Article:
Newsom: Well, unfortunately a lot of the producers just simply aren't going to be able, they just don't have anything left out in the field or what they do have is of such low quality much of it might get turned down or heavily docked. So, you know, having much to sell throughout the course of the year probably isn't going to be a problem and that is being reflected in the market right now, not only in the winter wheat markets of Chicago and Kansas City which are putting in some very impressive rallies but even in the spring wheat market of Minneapolis where they've actually had some better growing conditions throughout the early part of the year. It's looking pretty good up there with the contracts pushing up towards $6 and better. You know, so the producers are really in trouble, you know, you look at the eastern third of Kansas, they're under flood right now, the central part has had consistent rain and drizzle just knocking down test weights right and left. There will be some wheat produced out in the western third, there will be some wheat, you know, out in the Colorado area, western parts of Nebraska up into the Dakotas. So, those producers who are going to have some wheat above and beyond what they may have contracted can certainly sit back and watch this market because, again, it looks very similar to the '95-'96 situation where we saw the market begin its rally in July of '95 and extended, June '95 and extending it all the way through April of '96 actually topping $7 in both Chicago and Kansas City. It certainly looks like we could do that again. The problem is going to be from the investment side of the market and it plays such a key role in so many of these commodities and its price relationship between Chicago wheat and corn. Right now we're at an all-time high premium of $2.50 plus. If that continues to get out of line and let's say the corn remains under pressure for whatever reason, fundamentals, non-commercial, whatever and it stays under pressure it could put a damper, could act as an anchor on the Chicago wheat market and not allow it to rally as much as it probably could. So, we're going to have to be watching all of these things, these price relationships and ultimately it could be the thing that provides some backbone to the corn market and at least stabilizes it in this area until we know more about the possible supply-demand situation further on.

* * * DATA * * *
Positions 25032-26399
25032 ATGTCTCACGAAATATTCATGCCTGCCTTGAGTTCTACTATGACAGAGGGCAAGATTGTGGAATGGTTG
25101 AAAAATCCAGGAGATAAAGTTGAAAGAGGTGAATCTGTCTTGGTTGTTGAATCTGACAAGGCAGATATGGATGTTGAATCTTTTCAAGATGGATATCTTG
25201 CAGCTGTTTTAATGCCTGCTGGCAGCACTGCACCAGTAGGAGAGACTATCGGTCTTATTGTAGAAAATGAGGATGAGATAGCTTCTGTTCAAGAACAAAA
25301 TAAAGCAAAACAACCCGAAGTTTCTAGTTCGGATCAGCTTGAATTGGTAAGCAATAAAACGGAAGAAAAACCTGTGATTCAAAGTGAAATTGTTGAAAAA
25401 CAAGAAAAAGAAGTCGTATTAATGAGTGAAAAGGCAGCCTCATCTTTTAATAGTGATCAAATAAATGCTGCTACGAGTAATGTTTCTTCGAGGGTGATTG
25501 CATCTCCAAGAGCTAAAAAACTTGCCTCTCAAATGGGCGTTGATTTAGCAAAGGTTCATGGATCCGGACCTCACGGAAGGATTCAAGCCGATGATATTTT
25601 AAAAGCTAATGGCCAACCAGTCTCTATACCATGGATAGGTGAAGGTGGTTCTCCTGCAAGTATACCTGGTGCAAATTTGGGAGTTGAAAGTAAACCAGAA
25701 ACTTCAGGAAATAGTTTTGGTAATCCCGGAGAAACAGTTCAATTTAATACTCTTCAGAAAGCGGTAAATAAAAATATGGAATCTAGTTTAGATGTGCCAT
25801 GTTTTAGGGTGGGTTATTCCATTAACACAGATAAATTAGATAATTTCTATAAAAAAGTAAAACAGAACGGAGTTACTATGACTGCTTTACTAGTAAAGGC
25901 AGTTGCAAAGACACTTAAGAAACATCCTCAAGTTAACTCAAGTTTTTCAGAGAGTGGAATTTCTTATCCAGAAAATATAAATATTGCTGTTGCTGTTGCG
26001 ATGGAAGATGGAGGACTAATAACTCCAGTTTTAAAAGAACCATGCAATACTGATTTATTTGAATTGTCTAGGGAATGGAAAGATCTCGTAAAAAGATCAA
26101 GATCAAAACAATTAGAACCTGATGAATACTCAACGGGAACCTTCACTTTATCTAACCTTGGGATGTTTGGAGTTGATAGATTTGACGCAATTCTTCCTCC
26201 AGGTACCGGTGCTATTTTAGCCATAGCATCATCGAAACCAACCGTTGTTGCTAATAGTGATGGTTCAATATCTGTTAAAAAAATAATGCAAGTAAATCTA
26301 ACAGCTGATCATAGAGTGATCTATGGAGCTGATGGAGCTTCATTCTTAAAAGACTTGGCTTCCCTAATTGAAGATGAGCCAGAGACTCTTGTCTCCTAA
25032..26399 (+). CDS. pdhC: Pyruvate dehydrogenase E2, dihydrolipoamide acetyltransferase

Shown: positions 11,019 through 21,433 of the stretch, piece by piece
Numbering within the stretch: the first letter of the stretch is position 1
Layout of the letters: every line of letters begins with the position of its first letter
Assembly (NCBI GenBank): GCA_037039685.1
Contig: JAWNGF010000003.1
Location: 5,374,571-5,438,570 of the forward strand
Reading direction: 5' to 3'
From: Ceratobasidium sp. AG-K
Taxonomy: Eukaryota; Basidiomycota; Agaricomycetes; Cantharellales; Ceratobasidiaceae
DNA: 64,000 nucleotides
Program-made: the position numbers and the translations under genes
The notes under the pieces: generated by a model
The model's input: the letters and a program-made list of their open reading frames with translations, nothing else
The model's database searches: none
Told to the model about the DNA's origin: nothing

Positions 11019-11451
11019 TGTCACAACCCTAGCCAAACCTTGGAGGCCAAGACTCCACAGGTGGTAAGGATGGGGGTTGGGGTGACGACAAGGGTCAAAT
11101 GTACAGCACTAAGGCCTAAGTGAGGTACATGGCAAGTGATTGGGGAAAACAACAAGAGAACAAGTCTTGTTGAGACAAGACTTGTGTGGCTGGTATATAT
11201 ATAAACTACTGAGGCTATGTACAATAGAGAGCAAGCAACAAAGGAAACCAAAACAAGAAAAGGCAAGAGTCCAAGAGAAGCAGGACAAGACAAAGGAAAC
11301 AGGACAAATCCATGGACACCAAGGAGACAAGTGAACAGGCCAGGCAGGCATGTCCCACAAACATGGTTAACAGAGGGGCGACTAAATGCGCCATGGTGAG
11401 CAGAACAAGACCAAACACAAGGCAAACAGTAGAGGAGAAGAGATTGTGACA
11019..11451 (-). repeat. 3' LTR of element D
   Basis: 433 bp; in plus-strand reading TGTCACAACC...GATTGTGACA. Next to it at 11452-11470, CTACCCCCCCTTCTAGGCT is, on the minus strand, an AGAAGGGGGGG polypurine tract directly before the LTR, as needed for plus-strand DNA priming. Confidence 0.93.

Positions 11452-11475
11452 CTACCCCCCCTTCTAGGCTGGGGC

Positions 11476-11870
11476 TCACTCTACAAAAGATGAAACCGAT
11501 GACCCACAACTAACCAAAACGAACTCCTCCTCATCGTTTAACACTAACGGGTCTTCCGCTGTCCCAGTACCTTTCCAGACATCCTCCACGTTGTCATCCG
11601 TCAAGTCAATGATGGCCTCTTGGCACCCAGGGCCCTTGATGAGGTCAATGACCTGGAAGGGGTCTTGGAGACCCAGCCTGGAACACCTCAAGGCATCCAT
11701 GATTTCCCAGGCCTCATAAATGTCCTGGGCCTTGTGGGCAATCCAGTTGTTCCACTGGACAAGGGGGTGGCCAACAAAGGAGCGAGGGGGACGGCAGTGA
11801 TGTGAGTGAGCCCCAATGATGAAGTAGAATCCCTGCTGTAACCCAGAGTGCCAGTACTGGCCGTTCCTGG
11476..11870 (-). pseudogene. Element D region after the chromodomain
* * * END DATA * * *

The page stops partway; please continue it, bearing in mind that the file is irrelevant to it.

Pearson: Alright, well it's going to be interesting and our sympathies go out there to those people who are facing this calamity for 2007.
Newsom: It is, it's going to cost a lot of folks some farms I'm pretty sure. Just hearing the stories coming out of central Kansas who I get to visit with on a regular basis it's just a horrible situation down there right now.
Pearson: Who'd have guessed it compared to last year?
Newsom: As you said, in Oklahoma and Texas you would have never expected this and there's some farms that, I don't mean to belittle them at all, there's some farms in the same situation in those areas as well, I've been visiting with the ones there in Kansas.
Pearson: Well, they need to make as much as they can on whatever it is they've got to sell. That is our purpose here on market plus and we thank you both, Darin Newsom and Erin Golly. We'll have more next week. From all of us here on Market to Market, I'm Mark Pearson. Thanks for being with us.